|The first excerpt represents the past or something you must release, and is drawn from The Forged Coupon by Leo Tolstoy:
understand my saying that I got more of Tolstoy's
philosophy from our conversations than I had
gotten from our books." (Quoted by Aylmer
Maude in his "Life of Tolstoy.")
As frequently happens in the lives of reformers,
Tolstoy found himself more often in affinity with
strangers than with his own kin. The estrange-
ment of his ideals from those of his wife neces-
sarily affected their conjugal relations, and the
decline of mutual sympathy inevitably induced
physical alienation. The stress of mental anguish
The Forged Coupon
|The second excerpt represents the present or the deciding factor of the moment, and is drawn from Out of Time's Abyss by Edgar Rice Burroughs:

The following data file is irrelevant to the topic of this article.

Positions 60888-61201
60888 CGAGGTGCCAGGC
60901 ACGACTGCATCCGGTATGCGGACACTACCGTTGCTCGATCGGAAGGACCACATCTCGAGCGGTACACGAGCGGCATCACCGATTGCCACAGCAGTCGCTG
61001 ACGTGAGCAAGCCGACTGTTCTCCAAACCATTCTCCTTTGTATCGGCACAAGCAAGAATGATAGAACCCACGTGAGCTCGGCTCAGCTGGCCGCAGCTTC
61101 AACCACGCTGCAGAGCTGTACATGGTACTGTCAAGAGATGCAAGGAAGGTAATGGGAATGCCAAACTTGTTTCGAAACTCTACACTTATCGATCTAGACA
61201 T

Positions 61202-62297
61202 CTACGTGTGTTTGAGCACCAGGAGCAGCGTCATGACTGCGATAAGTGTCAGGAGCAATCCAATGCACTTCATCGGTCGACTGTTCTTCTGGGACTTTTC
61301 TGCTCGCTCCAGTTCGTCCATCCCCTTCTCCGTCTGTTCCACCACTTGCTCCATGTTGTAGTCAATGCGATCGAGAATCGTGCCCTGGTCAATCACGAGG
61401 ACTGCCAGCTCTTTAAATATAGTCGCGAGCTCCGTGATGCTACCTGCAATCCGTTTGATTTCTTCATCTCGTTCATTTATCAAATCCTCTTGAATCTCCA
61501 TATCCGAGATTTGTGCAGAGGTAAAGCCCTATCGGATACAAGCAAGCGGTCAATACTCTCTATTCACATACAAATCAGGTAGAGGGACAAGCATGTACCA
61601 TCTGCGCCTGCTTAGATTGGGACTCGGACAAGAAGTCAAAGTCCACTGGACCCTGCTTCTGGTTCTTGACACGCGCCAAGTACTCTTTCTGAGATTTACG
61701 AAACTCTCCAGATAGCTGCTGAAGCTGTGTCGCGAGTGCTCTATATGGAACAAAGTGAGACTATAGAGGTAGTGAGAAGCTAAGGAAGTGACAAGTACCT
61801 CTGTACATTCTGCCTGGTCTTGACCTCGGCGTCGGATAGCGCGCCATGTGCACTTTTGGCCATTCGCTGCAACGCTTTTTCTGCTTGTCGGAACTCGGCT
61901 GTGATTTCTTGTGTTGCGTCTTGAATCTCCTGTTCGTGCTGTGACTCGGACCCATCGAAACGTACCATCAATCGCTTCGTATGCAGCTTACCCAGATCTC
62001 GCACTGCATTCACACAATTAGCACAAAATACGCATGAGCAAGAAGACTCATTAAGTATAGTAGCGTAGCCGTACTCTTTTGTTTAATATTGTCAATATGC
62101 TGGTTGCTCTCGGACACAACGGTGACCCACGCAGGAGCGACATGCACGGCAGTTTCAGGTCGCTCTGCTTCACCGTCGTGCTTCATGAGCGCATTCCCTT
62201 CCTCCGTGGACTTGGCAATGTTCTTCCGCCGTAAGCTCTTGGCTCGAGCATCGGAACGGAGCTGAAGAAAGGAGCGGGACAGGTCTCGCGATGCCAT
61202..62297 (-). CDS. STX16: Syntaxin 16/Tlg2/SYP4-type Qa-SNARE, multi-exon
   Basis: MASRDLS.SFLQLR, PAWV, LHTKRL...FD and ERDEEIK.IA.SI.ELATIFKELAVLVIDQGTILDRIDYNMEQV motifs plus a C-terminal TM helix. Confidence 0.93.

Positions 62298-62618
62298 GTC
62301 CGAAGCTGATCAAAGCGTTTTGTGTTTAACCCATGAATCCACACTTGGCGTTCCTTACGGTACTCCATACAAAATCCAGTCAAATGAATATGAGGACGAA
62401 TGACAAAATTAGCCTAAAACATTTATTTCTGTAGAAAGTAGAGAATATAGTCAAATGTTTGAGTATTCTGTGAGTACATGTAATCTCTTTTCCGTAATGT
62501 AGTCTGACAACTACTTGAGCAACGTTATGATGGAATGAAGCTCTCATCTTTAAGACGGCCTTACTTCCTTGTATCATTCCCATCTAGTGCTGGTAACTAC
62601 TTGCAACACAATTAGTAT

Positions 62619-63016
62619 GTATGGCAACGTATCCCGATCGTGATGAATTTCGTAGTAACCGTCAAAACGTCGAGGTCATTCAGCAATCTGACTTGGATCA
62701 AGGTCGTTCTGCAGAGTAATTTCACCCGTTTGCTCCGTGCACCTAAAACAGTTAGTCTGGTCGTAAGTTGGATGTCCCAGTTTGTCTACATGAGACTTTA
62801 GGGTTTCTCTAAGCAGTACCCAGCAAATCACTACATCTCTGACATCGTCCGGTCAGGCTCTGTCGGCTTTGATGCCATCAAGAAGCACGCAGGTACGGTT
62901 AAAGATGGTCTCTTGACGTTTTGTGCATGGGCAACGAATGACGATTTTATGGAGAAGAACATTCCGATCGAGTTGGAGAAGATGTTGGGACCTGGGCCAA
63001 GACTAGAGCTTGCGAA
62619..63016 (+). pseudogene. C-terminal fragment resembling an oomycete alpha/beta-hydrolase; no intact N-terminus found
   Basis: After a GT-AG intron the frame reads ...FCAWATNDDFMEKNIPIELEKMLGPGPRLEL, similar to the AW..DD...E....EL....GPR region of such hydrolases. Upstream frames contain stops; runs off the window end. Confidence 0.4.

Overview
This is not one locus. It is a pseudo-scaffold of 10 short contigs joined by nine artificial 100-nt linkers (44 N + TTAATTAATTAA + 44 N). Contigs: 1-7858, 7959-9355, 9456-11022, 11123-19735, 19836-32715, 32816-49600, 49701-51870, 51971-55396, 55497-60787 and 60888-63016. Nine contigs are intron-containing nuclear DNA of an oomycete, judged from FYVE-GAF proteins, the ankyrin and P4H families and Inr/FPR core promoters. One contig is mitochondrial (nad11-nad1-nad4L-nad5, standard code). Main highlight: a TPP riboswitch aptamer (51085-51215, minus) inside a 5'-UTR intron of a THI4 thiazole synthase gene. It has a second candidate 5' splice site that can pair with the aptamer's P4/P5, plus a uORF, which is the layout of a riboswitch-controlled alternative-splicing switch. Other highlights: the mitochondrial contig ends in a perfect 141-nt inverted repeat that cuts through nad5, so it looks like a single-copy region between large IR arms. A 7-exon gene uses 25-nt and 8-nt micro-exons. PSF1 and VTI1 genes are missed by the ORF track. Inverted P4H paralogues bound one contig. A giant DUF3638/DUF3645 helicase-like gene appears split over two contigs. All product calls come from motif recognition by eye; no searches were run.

"If they come close enough," she said, "we can see their eyes
shining in the dark--they resemble dull splotches of light.
They glow, but do not blaze like the eyes of the tiger or the lion."
The man could not but note the very evident horror with which she
mentioned the creatures. To him they were uncanny; but she had
been used to them for a year almost, and probably all her life
she had either seen or heard of them constantly.
"Why do you fear them so?" he asked. "It seems more than any
ordinary fear of the harm they can do you."
She tried to explain; but the nearest he could gather was that
she looked upon the Wieroo almost as supernatural beings.
Out of Time's Abyss
|The third excerpt represents the future or something you must embrace, and is drawn from Love Songs by Sara Teasdale:
And the salt waves drank of me,
And I who was fresh as the rainfall
Am bitter as the sea.
The world is tired, the year is old,
The fading leaves are glad to die,
The wind goes shivering with cold
Where the brown reeds are dry.
Our love is dying like the grass,
And we who kissed grow coldly kind,
Half glad to see our old love pass